You cannot patent an idea alone (otherwise we’d all be doing it). You must materialize your concept into a tangible invention, innovative product, device, or process that offers new solutions to an existing problem.
Copyright protects all types of original published, performed, and printed creative works of art, literature, and music. It prevents people from using, reproducing, or distributing copyrighted works without the permission of the artist, author, composer, etc. Types of work covered by copyright protection include:
- a) artwork (2 or 3 dimensional),
- b) photographs, graphic drawings, and designs as well as other forms of creativity;
- c) songs, music, and sound recordings of all kinds;
- d) books, manuscripts, publications, and another written work; and
- e) plays, movies, shows, and other performance arts.
Trademarks, patents, and copyrights are all examples of ways you can protect your intellectual property. Your rights to control and benefit from your efforts are increasingly important in our global economy. Registering a formal claim to your property is a critical step in protecting what you own.
What is the difference between TM, SM, ® and other symbols?
The symbol of a circled letter R after a trademark name or graphic image means that the preceding trademark has been registered. Various typographic symbols indicate copyrights and patents. The presence or absence of a symbol does not change the validity of the registration, but the best practice is to use circle‑R or circle‑C for copyrights every time you mention your intellectual property in print. These symbols give legal grounds for claiming damages in trademark litigation. The following is a list of some typical marks you can use on a web page, in written content, or even in a marketing letter.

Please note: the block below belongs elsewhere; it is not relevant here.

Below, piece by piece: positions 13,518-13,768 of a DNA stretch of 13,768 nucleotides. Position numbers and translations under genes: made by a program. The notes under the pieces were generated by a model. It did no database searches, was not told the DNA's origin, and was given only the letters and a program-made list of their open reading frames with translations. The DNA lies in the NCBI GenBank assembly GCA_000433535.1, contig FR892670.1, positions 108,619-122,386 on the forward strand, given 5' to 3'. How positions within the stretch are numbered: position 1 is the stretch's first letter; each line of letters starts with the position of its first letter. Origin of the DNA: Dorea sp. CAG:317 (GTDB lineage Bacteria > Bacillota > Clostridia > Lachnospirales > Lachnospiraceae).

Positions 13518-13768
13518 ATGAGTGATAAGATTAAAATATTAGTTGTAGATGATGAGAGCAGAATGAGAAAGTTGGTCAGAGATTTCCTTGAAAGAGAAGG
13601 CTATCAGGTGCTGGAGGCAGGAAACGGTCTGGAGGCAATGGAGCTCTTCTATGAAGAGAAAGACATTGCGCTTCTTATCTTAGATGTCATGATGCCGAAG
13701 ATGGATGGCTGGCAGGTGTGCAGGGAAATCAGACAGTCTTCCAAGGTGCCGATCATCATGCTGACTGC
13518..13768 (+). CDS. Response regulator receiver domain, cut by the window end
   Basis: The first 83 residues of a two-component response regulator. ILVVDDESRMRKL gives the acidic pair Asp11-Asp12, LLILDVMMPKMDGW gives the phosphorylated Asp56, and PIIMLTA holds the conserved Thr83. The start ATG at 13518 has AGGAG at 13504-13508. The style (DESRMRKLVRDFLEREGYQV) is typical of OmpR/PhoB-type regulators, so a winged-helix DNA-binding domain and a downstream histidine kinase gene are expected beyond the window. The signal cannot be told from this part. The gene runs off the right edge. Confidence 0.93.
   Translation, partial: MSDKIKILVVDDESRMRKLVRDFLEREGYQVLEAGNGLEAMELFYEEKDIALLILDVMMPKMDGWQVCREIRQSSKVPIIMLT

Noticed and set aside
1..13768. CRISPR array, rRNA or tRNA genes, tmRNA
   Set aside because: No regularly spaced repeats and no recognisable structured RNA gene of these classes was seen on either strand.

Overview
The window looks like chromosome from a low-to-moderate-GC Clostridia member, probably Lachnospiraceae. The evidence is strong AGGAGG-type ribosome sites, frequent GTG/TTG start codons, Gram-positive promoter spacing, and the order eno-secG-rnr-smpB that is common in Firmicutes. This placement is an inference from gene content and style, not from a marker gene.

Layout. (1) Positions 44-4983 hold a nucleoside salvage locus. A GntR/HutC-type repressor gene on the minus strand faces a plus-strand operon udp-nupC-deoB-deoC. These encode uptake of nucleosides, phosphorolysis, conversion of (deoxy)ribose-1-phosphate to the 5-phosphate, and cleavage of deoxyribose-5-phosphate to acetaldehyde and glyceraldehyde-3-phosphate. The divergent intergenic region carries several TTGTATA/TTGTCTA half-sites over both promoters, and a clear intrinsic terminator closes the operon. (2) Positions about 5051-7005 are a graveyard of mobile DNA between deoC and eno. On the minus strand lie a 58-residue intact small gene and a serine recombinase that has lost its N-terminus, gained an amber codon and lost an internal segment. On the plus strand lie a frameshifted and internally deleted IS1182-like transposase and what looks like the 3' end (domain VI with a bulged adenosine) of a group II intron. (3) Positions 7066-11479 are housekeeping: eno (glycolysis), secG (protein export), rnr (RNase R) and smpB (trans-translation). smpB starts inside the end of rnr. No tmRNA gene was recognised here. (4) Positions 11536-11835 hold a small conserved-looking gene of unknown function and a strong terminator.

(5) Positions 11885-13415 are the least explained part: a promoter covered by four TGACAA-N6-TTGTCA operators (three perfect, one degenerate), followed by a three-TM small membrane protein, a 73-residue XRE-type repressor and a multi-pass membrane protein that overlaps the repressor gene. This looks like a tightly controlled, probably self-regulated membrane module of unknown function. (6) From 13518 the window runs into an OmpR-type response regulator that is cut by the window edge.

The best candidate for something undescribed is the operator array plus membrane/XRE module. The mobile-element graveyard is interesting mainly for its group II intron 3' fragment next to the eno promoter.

- TM: The TM or trademark symbol indicates an unregistered trademark for one of 34 different classes of products. Owners use this symbol to claim the preceding name or logo as the Trademark of their product.
- SM: The SM or service mark symbol is similar to the TM symbol except it indicates a claim to a mark for a service (one of 11 classes of service) rather than a tangible product.